Sunday, November 4, 2007

Landscape and Turf - Controlling Bamboo

I recently received several questions on controlling bamboo. The following is an article that I wrote for our Ornamentals Hotline on the subject.

Bamboo has caused many disputes between neighbors due to the propensity of running types to invade adjoining properties. One recommendation is not to use invasive types of bamboo but plant clumping types such as Chinese Mountain Bamboo or Umbrella bamboo instead. Unfortunately, many clumping types are not well adapted to our Delaware climate. If a spreading type such as a Phyllostachys species is desired, then containment is necessary, especially if near a property line. A barrier made of metal, concrete, plastic, fiberglass, or treated wood should be installed at least 2 feet deep and slanted at an angle outward. This will deflect the bamboo rhizomes so when they hit the barrier they will turn upwards and the shoots can be controlled (physically removed) when they appear above the barrier. Inspect barriers at least 2 times a year for these escapes.

If bamboo has escaped, first, trench or use a spade to cut the rhizomes in the invading area off from the mother plant. Then cut the stand to the ground and allow to regrow. Frequent mowing will control bamboo so consider converting the area to turf. If the invaded area is in landscape beds, control is more difficult and involves physical removal of the rhizomes or herbicide treatment. Herbicides are limited in their ability to control bamboo. Czarnota and Derr (U Ga and Va Tech) conducted experiments on two Phyllostachys species. They found that “MSMA, quinclorac, dithiopyr, clethodim, fenoxaprop, and sethoxydim did not control either species” tested. “Glyphosate, glufosinate, and fluazifop significantly reduced bamboo-shoot fresh weight, although regrowth occurred after a single application.” In this same research, Bamboo control with dichlobenil (Casoron) was less than 23%. Glyphosate and imazapyr provided 76% and 98% bamboo control, respectively, at 58 weeks after treatment. Imazapyr (Arsenal, Sahara) is limited to use on forestry sites and right-of-ways. For horticultural uses, repeated spot applications of glyphosate (Roundup, others) will give the best control. However, as many as 4 applications may be needed.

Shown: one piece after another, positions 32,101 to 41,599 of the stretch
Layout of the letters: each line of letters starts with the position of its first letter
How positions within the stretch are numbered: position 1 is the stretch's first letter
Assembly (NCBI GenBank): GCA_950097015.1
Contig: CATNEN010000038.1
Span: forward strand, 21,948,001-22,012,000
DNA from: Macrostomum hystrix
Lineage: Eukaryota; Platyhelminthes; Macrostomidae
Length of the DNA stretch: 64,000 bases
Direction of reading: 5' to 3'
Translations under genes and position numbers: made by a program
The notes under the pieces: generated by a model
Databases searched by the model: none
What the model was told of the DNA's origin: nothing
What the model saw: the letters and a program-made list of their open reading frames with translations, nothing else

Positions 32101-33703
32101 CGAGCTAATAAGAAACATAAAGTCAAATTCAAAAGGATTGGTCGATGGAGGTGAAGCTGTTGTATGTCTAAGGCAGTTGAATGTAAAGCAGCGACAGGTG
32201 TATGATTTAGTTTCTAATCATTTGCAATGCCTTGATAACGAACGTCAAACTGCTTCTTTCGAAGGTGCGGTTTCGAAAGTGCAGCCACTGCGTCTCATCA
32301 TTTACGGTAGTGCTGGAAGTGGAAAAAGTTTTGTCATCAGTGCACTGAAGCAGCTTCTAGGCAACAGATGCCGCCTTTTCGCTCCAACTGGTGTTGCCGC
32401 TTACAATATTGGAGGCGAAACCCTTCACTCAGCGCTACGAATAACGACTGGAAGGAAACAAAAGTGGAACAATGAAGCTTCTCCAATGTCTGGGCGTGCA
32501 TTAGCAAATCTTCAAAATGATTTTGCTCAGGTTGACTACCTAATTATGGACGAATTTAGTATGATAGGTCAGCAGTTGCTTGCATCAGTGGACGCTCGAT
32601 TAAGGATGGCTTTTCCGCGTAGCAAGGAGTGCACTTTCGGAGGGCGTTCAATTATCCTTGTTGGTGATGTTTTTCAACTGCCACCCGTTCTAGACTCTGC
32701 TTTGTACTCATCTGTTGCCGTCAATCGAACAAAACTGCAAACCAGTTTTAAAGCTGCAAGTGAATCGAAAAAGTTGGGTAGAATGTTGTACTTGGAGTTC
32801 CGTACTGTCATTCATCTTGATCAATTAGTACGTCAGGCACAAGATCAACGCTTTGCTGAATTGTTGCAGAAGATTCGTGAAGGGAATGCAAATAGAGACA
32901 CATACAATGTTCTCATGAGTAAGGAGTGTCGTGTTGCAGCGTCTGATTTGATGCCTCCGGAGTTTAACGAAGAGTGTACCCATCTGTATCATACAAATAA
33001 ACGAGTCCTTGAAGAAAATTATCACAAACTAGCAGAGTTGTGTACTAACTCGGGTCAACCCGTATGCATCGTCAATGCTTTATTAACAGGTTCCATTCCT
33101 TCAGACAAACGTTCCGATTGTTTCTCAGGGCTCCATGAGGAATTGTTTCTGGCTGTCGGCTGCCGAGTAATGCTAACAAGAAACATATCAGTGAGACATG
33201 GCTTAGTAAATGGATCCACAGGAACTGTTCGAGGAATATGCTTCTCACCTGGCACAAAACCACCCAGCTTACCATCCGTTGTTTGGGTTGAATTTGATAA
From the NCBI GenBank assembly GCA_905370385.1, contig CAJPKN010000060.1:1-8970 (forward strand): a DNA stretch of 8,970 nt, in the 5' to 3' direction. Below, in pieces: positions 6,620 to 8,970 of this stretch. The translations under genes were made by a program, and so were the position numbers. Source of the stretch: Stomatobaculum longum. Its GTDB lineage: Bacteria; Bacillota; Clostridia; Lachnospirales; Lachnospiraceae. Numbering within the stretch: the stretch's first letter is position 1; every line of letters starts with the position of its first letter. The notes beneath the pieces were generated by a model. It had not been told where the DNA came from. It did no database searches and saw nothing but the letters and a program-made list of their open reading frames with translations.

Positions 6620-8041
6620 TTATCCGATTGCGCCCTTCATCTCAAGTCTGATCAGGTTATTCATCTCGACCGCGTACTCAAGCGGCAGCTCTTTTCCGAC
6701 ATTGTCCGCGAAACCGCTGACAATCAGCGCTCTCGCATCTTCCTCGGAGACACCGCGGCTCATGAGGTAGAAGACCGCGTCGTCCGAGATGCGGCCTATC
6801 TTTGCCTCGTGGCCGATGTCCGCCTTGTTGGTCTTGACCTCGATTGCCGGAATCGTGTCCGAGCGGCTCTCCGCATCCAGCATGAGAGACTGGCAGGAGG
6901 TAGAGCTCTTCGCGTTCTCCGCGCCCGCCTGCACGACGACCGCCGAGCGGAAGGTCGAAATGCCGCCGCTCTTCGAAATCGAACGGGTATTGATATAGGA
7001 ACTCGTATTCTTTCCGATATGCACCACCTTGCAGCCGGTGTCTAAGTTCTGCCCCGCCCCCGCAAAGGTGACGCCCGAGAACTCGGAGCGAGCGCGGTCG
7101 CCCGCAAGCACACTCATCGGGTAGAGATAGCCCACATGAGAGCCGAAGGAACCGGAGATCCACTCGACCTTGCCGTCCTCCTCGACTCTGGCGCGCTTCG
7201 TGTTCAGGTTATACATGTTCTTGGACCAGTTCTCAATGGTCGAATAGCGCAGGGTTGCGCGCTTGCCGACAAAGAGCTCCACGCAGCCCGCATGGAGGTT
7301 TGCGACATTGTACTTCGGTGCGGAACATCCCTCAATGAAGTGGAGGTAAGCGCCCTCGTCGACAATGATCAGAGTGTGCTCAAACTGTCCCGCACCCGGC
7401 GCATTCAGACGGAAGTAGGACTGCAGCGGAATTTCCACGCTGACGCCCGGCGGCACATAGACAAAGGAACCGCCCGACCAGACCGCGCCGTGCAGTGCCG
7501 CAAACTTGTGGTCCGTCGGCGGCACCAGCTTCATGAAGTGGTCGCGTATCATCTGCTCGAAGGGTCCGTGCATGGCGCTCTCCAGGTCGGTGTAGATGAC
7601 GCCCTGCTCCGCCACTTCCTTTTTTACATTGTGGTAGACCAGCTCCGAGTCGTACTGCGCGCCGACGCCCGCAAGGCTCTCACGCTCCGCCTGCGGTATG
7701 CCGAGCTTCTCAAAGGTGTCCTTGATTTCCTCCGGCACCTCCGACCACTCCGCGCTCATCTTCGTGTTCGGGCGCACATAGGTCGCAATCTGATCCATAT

To see pictures from the bamboo control research mentioned above go to the 9/4/07 post in the archives on this blog.

Article by Gordon Johnson, Extension Horticulture Agent, UD, Kent County

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